YouTube will allow mid-roll ads on videos shorter than 10 minutes

It's also experimenting with 3-6 month paid channel memberships.

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YouTube is rolling out an update that will allow creators to include mid-roll (middle of the video) ads in videos longer than eight minutes. Previously, only videos longer than 10 minutes were able to feature a mid-roll ad. YouTube is also experimenting with paid channel memberships of 3-6 months in length.

Pleasing the beast — YouTube frequently changes its policies to prioritize certain types of videos, and creators quickly adapt their content in kind to maximize views or income. It previously tried to encourage the creation of videos longer than 10 minutes with the threshold for ad breaks, but that meant creators would stuff their videos with "filler" content. Now they won't necessarily need to do that and could see an income boost if they typically post shorter videos. Videos shorter than 8 minutes are already able to run an ad at the beginning.

Viewers might obviously be annoyed by seeing a new advertisement in the middle of a short video. YouTube says if a creator doesn't want mid-roll ads to appear in their videos, they should change their preferences in the YouTube Studio by July 27th.

Creators are only eligible to monetize their videos through YouTube's Partner Program if they have at least 1,000 subscribers and 4,000 hours of watch time across their videos. YouTube sometimes suspends monetization if it finds a creator has violated its community guidelines.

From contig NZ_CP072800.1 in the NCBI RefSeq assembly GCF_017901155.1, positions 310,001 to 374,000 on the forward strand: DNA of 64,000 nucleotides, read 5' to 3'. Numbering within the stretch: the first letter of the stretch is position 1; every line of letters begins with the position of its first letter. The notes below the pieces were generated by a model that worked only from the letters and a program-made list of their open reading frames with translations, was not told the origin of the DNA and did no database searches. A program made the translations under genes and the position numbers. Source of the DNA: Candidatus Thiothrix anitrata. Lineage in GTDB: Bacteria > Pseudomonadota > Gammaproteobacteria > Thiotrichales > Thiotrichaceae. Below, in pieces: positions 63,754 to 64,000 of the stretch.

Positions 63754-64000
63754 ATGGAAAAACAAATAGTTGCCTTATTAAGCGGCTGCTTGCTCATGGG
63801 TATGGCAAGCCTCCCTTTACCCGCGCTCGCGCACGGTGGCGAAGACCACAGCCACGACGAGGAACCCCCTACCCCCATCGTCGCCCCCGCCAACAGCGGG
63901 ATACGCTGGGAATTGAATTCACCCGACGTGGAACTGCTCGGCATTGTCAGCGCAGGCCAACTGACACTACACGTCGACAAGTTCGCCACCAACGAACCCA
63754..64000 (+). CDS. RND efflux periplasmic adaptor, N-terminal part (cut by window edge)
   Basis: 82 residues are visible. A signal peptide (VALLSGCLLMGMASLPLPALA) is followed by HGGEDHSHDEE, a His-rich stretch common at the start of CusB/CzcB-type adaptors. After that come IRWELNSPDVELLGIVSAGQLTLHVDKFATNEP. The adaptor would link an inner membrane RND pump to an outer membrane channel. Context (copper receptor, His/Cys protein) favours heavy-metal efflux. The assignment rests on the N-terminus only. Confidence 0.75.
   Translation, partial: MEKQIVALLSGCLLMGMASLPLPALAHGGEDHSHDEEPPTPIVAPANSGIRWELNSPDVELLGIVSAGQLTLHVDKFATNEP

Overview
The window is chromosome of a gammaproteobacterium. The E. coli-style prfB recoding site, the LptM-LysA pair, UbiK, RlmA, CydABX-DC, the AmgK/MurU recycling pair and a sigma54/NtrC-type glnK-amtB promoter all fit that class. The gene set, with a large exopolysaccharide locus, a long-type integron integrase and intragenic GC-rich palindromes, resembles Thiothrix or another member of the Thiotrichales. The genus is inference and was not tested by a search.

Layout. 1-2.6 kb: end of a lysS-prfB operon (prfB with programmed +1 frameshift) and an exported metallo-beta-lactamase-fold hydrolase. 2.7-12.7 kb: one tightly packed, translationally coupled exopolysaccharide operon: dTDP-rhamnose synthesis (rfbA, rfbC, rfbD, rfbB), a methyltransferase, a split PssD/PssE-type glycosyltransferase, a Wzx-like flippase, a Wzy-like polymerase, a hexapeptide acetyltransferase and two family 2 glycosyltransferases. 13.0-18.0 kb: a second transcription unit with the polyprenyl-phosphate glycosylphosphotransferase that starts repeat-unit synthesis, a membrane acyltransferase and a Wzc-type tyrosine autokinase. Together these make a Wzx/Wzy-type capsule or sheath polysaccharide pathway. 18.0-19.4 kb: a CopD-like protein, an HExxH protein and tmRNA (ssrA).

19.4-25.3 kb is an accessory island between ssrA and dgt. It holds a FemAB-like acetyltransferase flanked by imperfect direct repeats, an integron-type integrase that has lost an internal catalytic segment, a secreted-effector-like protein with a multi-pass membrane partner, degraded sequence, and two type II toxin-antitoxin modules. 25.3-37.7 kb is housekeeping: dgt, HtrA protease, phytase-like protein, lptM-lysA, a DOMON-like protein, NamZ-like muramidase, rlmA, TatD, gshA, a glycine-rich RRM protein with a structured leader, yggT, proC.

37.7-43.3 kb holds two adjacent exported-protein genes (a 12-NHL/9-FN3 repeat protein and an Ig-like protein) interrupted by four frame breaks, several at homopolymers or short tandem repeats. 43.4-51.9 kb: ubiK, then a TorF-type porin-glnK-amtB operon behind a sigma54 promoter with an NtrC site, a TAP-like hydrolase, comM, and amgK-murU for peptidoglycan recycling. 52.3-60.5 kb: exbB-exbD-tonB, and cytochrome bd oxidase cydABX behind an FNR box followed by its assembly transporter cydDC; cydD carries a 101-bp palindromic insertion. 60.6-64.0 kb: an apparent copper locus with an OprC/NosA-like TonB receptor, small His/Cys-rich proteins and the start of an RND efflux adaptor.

Beyond ads — YouTube's paid channel memberships are another way creators can earn money by charging for access to exclusive perks like public badges a fan can put on their profile or unique emojis they can use in comments.

Currently, users can only pay for channel memberships on a monthly recurring basis, but Android Police reports that YouTube told some creators that users will see a new option to prepay in three- or six-month increments. Memberships range from $4.99-9.99 per month, and creators can offer different perks at varying price levels. It's unclear if prepaying will lead to a discount.

YouTube is increasingly competing in this space with independent platforms like Patreon that offer the ability for fans to directly support artists with financial contributions. Income from advertising can fluctuate unpredictably and it demands creators constantly release new content. With direct contributions, artists can communicate updates to fans about upcoming videos and offer other perks to encourage them to keep contributing. This type of income is particularly important as advertisers have cut spend significantly during the coronavirus pandemic.

To offer channel memberships, a creator needs at least 30,000 subscribers, or 1,000 if it's a gaming channel. They also need to be a part of the YouTube Partner Program.